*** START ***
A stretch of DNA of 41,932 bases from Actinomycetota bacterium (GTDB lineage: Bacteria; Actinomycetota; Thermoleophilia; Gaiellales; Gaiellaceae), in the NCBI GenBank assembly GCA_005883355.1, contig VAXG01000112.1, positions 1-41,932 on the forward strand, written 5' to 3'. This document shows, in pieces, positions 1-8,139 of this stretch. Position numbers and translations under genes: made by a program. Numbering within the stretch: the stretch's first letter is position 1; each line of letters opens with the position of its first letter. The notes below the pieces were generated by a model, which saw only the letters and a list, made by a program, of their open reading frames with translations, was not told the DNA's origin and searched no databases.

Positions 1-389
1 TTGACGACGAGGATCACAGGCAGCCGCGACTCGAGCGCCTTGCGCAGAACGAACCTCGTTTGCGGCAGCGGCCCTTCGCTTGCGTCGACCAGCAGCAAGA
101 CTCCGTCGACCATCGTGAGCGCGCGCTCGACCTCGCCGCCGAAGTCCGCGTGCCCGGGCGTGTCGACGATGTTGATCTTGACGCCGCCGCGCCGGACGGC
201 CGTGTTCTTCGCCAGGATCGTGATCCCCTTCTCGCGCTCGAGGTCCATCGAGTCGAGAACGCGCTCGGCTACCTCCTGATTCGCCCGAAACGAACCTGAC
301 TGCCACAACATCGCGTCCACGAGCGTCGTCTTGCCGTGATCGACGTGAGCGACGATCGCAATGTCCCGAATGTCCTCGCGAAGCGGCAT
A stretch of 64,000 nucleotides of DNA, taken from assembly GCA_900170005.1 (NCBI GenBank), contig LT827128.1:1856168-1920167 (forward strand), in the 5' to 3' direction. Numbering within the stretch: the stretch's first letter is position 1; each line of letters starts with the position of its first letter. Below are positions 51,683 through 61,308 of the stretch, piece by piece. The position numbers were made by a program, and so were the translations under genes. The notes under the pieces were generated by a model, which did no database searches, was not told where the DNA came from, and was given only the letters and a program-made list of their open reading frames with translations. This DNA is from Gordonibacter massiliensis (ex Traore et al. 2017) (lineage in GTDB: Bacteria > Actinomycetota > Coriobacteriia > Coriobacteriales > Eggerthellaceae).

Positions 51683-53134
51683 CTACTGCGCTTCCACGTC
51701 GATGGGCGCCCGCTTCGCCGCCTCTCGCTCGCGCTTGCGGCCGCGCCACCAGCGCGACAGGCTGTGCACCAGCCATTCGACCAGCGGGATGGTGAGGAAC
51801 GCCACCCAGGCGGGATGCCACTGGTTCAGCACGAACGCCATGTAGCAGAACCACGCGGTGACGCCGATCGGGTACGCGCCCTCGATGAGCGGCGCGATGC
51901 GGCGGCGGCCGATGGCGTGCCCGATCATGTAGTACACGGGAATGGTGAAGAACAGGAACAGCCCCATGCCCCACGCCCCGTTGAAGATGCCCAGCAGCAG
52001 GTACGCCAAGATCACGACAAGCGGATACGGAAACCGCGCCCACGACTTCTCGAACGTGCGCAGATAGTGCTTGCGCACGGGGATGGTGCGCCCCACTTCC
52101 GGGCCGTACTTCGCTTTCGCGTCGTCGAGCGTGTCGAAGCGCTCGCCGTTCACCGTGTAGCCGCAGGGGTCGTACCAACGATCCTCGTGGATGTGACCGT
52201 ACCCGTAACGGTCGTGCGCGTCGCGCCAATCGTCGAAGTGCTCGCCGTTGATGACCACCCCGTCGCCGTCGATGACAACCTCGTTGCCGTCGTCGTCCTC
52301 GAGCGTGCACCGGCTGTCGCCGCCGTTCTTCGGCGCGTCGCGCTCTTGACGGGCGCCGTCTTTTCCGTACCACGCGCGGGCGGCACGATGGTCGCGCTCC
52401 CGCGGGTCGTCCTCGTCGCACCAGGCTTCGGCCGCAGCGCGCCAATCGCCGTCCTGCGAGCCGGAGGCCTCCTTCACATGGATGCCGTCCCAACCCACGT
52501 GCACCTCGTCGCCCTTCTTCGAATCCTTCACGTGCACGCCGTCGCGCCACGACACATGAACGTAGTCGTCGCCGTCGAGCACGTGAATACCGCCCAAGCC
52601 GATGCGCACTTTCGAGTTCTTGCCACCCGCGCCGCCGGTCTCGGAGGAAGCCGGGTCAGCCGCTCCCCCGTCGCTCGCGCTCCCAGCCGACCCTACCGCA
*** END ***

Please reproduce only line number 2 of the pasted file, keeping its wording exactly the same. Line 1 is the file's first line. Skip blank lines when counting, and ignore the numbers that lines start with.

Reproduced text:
Positions 1-389